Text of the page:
How to Get the Most Bang For Your Buck From An Open Bar
An open bar is a rare, beautiful thing. It is a chance to drink as much free alcohol as you wish, sipping continuously until you’ve reached your limit—or the bar closes. When an open bar presents itself, not only must you be prepared mentally, but you must also have a clear strategy in place.
Drinking five glasses of Two-Buck Chuck or round after round of light beer is a waste of an opportunity. Your goal should be to get the best free liquor you can get your hands on and to drink with purpose. Here are eight rules to drink by that will make your next open bar experience the bacchanal it should be.
Start with Water
Before you start your drinking marathon, make sure you hydrate. Order two seltzers with lemon (or lime, if that’s how you roll) and suck them down before consuming any alcohol.
Pad your stomach with snacks to help soak up your open bar experience. Eat as much as you can get your hands on while the appetizer trays are being passed around. The best snacks for drunk-prevention are battered and deep-fried morsels, or anything with protein. Sliders and deviled eggs are must grab items.
Investigate the Backbar
While you’re pre-gaming with seltzer water, take a quick peek behind the bar to see what’s in stock. If they’re not overwhelmed with the crowd, strike up a conversation with your bartender and ask if they have anything worthwhile stashed away. Depending on the event, there are occasionally top-shelf bottles like quality bourbons, scotch or amari (think Campari and Fernet) hiding just out of sight. After you inspect the spirits, take note of any reliable mixers on hand including tonic water, ginger beer and soda water.
Skip the wait in line and get two drinks at once. If your bartender bats an eye or tries to limit you, tell them that the drink is for your friend who just broke their leg and can’t get up to get their own drinks. If the bartender tries to look for said “friend” to confirm your story, tell him or her that your “friend” is just behind that tree or around the corner.
Keep Your Order Simple
At a 200-plus person event with an open bar, the last thing your bartender wants to do is make you any cocktail that’s even remotely time-intensive like a Manhattan or, god forbid, a Mojito. It is also possible that your bartender’s cocktailing abilities are somewhat questionable. Chances are the entire bar staff was hired by a catering service and are mostly out-of-work actors or college students disguised as barmen. So keep your orders to two- or three-ingredient drinks. If there’s a good gin available (like Tanqueray or Ford’s), order Gin & Tonics. If there’s Campari or Fernet, ask for either with soda water and a twist. Remember it’s best to start light and move toward a buzzed-but-still-functioning end.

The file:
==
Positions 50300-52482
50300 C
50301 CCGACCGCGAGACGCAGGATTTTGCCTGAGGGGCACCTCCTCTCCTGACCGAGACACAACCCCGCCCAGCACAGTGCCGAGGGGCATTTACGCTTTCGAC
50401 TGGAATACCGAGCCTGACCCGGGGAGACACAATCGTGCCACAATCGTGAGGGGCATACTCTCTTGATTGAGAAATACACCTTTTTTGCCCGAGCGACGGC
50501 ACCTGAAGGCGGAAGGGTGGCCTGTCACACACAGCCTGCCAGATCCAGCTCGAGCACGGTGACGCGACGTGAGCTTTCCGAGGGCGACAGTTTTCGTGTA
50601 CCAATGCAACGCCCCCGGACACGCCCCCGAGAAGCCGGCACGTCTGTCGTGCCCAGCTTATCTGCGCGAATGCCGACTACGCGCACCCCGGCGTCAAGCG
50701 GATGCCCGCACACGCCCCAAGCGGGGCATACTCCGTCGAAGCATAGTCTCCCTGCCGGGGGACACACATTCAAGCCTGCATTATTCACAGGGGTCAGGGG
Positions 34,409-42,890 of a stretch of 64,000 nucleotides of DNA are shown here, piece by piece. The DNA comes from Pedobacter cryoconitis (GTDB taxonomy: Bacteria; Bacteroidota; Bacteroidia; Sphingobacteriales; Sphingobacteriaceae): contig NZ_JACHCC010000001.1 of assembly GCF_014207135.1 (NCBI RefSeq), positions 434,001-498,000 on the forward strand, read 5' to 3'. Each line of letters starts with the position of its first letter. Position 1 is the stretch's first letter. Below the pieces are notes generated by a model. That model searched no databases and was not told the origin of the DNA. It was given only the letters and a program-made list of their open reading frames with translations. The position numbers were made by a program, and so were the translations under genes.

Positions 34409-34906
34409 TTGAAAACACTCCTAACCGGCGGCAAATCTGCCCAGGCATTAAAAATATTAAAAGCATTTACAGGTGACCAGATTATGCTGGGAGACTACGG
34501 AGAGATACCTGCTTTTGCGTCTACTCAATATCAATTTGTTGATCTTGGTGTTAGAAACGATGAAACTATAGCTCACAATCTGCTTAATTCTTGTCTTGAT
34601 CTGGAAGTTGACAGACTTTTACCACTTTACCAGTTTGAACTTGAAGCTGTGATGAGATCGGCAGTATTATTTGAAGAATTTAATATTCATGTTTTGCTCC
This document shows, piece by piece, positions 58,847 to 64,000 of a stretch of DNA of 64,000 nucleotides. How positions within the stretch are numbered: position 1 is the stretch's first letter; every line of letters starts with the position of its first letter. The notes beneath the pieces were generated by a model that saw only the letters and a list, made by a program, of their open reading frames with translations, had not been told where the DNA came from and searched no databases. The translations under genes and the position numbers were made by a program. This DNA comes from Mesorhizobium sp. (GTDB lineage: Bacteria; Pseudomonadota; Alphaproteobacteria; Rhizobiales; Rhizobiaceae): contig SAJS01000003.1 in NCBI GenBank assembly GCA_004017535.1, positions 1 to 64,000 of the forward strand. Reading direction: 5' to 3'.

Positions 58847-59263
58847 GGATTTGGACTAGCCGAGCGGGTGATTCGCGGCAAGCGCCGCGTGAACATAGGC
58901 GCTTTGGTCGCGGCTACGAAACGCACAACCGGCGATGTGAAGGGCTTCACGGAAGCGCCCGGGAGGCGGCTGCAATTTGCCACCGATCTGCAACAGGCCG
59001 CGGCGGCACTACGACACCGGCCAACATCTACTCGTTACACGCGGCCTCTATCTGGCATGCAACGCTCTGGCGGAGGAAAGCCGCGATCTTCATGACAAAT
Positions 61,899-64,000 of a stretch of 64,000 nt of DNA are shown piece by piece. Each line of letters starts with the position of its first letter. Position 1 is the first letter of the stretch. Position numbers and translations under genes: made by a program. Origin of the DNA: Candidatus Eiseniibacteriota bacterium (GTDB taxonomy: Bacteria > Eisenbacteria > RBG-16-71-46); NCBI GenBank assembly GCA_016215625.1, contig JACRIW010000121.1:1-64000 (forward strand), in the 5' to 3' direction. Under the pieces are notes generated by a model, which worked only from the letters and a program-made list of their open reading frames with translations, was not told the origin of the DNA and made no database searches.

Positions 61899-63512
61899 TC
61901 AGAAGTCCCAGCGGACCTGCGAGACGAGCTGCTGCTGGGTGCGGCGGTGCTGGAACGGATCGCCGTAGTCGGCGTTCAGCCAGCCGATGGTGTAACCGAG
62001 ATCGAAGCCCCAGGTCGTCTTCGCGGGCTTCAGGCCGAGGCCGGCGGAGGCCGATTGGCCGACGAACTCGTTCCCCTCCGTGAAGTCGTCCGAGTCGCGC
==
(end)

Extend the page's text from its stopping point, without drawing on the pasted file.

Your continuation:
Always Tip (Even if They Say Not To)
Even though the drinks are free and there’s a sign that clearly states “NO TIPPING,” it is always a best practice to tip your bartender. Introduce yourself (so they remember your face and the name behind it) and after you order your first two drinks, slip the bartender a $20. If you take care of your bartender, it is likely that he or she will take care of you. Not only will you be golden for the rest of the night, but you also might get access to any specialty bottles that are hiding in the back (just ask!).
Drink a Beer Between Cocktails
It is crucial to take a low-ABV break between spirit-forward cocktails. Opt for a lager or an IPA—nothing over 6%. You’ll maintain your stamina and cleanse your palate.
Save the Straight Spirits for Last
You’ve had your eyes on that scotch all night. The crowd is thinning and the bar is about to close—now’s your chance. Order one scotch (or bourbon) on the rocks with a splash of soda and one neat (for that “friend” of yours, remember?). These will be the last two drinks of your open bar extravaganza. Throw these down the hatch with vigor and enthusiasm. You survived to tell the tale of another open bar and your fallen, drunken comrades get to be the brunt of the jokes at the office tomorrow.